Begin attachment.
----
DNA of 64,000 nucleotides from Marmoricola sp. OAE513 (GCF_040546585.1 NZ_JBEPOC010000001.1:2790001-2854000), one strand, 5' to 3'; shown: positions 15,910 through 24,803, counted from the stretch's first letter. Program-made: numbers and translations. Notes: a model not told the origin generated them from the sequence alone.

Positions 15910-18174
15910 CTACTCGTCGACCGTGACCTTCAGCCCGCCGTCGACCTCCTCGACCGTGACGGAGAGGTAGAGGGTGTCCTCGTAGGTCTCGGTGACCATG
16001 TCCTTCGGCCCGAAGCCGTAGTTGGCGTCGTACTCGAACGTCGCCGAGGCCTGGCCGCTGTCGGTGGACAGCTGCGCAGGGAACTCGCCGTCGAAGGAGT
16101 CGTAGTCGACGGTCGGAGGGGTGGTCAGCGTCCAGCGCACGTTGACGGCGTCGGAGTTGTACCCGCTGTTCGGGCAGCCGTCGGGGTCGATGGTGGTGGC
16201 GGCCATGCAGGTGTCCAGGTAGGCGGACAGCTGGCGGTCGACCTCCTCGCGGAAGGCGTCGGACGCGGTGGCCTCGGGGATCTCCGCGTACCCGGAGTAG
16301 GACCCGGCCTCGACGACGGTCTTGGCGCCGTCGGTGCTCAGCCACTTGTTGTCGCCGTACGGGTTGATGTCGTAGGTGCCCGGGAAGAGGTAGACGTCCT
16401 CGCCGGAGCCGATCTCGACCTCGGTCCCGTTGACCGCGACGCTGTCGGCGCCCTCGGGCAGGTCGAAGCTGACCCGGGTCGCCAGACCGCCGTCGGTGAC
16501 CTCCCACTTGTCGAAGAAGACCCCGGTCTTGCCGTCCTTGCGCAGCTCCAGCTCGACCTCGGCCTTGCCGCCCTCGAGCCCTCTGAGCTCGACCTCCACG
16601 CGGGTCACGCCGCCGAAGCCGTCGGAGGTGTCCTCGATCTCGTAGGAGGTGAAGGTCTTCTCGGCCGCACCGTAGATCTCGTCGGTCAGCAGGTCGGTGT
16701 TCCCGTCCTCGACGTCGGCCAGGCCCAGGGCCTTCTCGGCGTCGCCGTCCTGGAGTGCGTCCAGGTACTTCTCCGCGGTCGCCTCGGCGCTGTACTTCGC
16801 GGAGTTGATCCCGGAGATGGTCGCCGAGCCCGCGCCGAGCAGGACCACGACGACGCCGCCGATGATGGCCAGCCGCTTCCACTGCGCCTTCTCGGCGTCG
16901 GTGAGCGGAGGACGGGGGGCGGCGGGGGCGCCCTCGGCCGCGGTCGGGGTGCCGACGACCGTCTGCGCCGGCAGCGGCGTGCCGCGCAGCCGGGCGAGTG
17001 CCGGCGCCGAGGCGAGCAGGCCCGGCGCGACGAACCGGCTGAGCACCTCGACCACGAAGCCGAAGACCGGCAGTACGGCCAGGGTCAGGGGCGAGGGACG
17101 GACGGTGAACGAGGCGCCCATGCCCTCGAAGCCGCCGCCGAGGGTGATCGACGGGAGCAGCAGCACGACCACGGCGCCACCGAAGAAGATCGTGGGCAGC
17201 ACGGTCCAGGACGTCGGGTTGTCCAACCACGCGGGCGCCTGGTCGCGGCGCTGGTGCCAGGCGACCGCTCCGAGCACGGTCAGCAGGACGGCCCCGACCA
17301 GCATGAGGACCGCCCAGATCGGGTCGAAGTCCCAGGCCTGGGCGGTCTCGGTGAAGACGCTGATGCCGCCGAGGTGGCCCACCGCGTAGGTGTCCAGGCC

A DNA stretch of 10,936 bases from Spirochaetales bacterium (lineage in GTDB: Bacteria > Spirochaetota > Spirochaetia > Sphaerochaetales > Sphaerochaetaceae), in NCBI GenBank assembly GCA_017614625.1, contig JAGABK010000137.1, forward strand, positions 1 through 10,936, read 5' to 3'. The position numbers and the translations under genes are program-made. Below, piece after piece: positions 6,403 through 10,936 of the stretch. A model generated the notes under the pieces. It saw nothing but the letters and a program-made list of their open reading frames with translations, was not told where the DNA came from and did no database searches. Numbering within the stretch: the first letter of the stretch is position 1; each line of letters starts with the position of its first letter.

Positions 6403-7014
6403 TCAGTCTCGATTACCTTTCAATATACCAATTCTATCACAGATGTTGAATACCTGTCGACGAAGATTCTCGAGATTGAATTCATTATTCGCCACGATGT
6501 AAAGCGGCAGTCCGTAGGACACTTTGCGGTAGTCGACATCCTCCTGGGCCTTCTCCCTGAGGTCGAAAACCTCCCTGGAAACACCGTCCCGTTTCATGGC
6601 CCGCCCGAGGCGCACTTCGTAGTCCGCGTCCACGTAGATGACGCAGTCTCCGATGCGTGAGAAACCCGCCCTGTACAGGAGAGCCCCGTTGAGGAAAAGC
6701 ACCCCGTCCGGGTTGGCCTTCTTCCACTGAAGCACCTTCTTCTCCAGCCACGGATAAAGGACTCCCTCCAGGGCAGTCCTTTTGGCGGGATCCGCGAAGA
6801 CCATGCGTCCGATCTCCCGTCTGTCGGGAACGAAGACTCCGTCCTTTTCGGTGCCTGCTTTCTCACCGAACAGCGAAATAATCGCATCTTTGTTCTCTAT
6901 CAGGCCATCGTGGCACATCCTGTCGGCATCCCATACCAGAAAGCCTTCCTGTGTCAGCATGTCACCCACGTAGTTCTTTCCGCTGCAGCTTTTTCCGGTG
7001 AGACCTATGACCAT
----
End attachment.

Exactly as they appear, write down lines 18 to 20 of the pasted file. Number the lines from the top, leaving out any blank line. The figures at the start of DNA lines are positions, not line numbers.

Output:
A DNA stretch of 10,936 bases from Spirochaetales bacterium (lineage in GTDB: Bacteria > Spirochaetota > Spirochaetia > Sphaerochaetales > Sphaerochaetaceae), in NCBI GenBank assembly GCA_017614625.1, contig JAGABK010000137.1, forward strand, positions 1 through 10,936, read 5' to 3'. The position numbers and the translations under genes are program-made. Below, piece after piece: positions 6,403 through 10,936 of the stretch. A model generated the notes under the pieces. It saw nothing but the letters and a program-made list of their open reading frames with translations, was not told where the DNA came from and did no database searches. Numbering within the stretch: the first letter of the stretch is position 1; each line of letters starts with the position of its first letter.

Positions 6403-7014
6403 TCAGTCTCGATTACCTTTCAATATACCAATTCTATCACAGATGTTGAATACCTGTCGACGAAGATTCTCGAGATTGAATTCATTATTCGCCACGATGT